Nouriel Roubini on stagflation, over-indebtedness, financial innovation, etc. by Nouriel Roubini

Project union: In your last PS comment, you reaffirmed you expect monetary authorities’ efforts to tame inflation “to cause both an economic and financial crash” and that “regardless of their harsh rhetoric,” central banks “will feel immense pressure to reverse their tightening once this crash materializes. What would be the impact of such a reversal? Do monetary policymakers in the United States and Europe have good – or less bad – options?

Nouriel Roubini: Central banks are in both a stagflation trap and a debt trap. In the midst of negative aggregate supply shocks that reduce growth and increase inflation, they are damned if they do and damned if they don’t. If they raise interest rates enough to bring inflation down to 2%, they will cause a severe hard landing in the economy. And if they don’t – trying instead to protect growth and jobs – they will find themselves further and further behind the curve, leading to an unanchoring of inflation expectations and a wage-price spiral. .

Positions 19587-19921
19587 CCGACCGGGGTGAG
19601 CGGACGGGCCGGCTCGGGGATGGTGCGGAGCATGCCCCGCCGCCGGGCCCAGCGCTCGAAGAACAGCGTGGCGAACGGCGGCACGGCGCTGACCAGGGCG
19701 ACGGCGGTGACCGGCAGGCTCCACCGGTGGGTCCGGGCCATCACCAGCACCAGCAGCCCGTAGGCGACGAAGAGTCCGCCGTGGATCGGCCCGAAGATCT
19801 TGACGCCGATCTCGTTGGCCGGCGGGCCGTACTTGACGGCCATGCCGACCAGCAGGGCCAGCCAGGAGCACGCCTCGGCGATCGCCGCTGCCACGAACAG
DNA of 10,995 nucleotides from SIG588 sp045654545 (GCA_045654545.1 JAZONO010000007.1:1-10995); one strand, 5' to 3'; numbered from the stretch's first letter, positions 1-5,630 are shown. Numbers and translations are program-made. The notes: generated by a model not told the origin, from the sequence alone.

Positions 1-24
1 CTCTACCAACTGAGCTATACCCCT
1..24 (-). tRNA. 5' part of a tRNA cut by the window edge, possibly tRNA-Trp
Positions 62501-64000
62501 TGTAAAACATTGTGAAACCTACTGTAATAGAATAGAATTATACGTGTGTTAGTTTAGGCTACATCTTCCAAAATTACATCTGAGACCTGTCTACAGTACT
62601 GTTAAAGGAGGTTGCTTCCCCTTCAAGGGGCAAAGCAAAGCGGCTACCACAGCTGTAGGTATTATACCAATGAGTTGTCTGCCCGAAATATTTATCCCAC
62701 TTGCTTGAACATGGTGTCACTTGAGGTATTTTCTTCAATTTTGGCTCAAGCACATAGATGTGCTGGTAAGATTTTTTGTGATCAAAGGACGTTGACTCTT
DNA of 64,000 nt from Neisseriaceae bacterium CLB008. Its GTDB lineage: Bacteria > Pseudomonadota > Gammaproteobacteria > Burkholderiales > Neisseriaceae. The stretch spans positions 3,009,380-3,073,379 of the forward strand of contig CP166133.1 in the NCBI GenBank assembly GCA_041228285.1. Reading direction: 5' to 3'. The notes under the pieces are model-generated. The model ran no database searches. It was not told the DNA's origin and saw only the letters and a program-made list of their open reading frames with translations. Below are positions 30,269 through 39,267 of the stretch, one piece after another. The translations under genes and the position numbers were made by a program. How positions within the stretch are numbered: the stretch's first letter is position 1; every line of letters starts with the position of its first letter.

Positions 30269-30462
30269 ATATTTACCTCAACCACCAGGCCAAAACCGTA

Very high debt ratios (both private and public) further complicate the dilemma. A rise in interest rates sufficient to crush inflation causes not only an economic crash, but also a financial crash, with heavily indebted private and public debtors facing severe distress. The resulting financial turmoil intensifies the recession, creating a vicious cycle of deepening recession and escalating financial hardship and over-indebtedness.

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